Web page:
Here is one great big trick that I have mentioned on the forum often.

After your shower- squeegee off with your hands to remove 90% of the water.   Then use a 12" by 12" micro fiber towel to finish dry.  Hang towel to dry it.   You can safely use this towel 15-30 times.   Throw it in with a load (never ever use fabric softener on microfiber).

So now you annual towel washing has gone to the equivalent of 1/4 a load per year.

If you are a spendy pants then use a bigger towel.   

So compare that to the average clueless US consumer who uses a fresh towel daily and does about 50 loads of towels per year for no apparent reason. That is a factor of 200 times more effort for the same outcome. 

Tragic really. 

So for me it is about conscious use of the appliances.    One person should be able to do less than a load per week.   Here is how it breaks down -

7 pairs of socks,  7 under pants,  3 pants,  9 shirts.   

If you can get buy on one load per week and it is $2 to wash and then hang dry you are living pretty cheap thrills.

Of course there is always the bathtub agitator or other washing devices.   Grandma used a hand wash tub with a ringer.   Her electric cost was zero.

And remember that hot water is seldom if ever needed.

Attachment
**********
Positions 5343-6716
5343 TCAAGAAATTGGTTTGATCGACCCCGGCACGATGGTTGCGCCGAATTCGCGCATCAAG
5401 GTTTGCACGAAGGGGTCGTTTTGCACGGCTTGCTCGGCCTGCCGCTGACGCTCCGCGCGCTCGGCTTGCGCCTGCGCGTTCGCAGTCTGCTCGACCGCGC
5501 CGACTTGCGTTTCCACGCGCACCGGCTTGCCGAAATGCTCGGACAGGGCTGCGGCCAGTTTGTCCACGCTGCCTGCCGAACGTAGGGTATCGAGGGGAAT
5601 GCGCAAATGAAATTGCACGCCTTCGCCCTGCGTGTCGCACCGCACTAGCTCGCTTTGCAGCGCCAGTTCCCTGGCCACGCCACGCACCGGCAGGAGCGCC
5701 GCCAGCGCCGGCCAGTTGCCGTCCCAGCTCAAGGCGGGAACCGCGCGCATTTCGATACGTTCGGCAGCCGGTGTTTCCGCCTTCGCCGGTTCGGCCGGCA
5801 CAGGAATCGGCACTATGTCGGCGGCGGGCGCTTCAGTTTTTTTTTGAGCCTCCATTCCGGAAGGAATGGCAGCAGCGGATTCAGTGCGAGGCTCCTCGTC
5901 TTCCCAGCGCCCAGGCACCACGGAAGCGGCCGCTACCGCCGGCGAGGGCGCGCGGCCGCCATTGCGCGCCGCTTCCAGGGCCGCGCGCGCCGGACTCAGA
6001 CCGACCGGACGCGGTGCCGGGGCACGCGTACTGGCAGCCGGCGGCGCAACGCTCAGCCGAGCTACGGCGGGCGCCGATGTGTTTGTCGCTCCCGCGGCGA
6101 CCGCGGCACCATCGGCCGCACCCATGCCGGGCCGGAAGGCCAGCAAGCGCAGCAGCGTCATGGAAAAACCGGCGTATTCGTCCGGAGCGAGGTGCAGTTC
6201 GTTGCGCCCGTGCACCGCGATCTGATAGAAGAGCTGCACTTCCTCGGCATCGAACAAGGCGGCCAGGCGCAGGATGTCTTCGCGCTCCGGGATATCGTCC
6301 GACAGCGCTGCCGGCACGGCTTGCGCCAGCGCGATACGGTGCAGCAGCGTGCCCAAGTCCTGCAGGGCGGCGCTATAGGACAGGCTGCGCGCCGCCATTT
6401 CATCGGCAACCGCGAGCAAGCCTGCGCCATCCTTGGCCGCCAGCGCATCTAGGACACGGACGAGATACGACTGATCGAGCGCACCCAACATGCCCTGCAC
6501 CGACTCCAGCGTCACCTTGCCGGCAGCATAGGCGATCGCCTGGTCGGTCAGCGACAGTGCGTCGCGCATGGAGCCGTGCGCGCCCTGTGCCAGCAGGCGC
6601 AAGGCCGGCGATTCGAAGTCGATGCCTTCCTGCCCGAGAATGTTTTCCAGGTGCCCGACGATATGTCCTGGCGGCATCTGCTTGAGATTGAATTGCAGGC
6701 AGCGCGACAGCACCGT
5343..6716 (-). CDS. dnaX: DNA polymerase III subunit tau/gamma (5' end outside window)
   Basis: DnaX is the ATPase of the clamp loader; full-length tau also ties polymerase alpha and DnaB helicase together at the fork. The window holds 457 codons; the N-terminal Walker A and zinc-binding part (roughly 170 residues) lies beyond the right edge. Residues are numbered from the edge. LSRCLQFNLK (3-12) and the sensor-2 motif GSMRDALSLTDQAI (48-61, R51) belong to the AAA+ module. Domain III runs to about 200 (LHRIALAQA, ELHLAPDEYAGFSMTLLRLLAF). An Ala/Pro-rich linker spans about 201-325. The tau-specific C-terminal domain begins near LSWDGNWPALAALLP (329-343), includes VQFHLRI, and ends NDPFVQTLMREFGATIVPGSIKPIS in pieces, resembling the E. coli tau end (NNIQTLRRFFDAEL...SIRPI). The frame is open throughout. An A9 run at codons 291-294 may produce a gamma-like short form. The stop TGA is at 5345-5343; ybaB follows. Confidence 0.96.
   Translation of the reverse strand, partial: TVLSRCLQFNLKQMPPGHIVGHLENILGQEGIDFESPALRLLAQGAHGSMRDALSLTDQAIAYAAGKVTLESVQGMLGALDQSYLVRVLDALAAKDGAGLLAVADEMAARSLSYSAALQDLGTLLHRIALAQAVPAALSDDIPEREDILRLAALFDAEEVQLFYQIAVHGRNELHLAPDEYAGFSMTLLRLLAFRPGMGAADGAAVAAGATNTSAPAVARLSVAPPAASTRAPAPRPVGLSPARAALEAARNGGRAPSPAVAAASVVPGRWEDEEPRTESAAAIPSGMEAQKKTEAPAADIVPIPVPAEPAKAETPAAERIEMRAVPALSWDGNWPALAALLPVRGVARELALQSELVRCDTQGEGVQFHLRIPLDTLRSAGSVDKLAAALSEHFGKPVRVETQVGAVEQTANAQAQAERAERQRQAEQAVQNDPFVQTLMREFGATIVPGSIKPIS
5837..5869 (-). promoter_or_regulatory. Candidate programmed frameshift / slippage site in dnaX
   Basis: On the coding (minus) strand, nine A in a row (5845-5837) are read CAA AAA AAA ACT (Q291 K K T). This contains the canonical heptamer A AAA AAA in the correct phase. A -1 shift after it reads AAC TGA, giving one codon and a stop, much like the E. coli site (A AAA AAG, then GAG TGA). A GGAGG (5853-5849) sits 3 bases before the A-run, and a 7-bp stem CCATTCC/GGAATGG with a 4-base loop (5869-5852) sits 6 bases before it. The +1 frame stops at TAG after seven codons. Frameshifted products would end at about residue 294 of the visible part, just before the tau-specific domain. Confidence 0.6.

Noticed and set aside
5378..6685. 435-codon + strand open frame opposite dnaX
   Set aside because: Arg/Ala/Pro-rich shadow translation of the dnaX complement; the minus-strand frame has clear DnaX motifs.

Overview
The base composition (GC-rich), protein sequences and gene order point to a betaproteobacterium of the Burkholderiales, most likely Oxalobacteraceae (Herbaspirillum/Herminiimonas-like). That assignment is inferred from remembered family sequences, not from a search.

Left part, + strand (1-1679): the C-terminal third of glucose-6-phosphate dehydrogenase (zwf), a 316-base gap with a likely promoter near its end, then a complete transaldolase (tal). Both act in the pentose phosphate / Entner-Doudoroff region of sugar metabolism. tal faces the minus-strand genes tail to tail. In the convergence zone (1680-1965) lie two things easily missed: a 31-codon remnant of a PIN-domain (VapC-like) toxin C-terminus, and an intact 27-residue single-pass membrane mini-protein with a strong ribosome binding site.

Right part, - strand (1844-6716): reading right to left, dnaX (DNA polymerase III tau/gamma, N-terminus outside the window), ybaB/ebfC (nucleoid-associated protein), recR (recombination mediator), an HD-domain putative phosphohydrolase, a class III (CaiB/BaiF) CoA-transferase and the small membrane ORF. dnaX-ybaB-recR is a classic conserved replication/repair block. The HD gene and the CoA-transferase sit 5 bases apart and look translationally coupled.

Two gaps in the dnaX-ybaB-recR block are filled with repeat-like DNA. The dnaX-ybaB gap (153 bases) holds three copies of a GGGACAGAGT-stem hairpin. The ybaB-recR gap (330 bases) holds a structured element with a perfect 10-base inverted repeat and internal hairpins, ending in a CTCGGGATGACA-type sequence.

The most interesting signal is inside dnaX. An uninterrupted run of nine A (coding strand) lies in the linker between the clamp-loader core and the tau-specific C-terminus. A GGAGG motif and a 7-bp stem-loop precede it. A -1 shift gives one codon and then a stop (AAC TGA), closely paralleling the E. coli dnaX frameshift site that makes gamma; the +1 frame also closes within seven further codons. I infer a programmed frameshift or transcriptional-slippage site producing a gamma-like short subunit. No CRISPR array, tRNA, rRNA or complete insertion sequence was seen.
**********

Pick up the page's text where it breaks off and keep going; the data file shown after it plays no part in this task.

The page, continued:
And really,  really hanging clothes after a few hours of use and rewearing them is a very doable and thoughtful option.   I generally wear the same kahki pants 4 days per week to the office.  That is about 40 hours of wear between washes.

Yup. I can generally run the same pants all week (jeans on Friday). Work shirts (AC'd office) will get ~2 wears (hanging in between). I have four bath towels and can usually get by for a month or more between having to wash them. I'm generally doing laundry because I ran out of socks/underwear.

mtn

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Re: Why Should One OWN a Washer and Dryer?
« Reply #26 on: April 10, 2015, 10:57:02 AM »
It was fine in college. I'd go to the laundromat, put clothes in, walk across the street and do some shopping at the grocery, come back, move clothes to dryer (if I didn't have to wait), then do homework.

My time is much more valuable now than it was then though. My grocery shopping is much more efficient, I no longer have homework, I have a lot more household responsibilities...

Sorry, not worth it for me.

zolotiyeruki

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Re: Why Should One OWN a Washer and Dryer?
« Reply #27 on: April 10, 2015, 11:29:10 AM »
Simple math so.  At least, it does for our family.  Let's say a washer and dryer at a laundromat cost $1 each (I haven't been in several years, so I'm guessing).  Our minimum laundry is 5 loads per week.

5 loads/week * $2/load = $10/week.  Add a buck for detergent, so we're at $11/week.
52 weeks/year -> $572

$572 will buy you a rather nice used washer/dryer set.  Every.  Year.

Now, I'll grant that utility costs will reduce the advantage of owning, as will the square footage inside the house.  But I've also left out the loads of towels (finally convinced DW that they don't need laundering every week) and the bedding (once every couple months?).

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Re: Why Should One OWN a Washer and Dryer?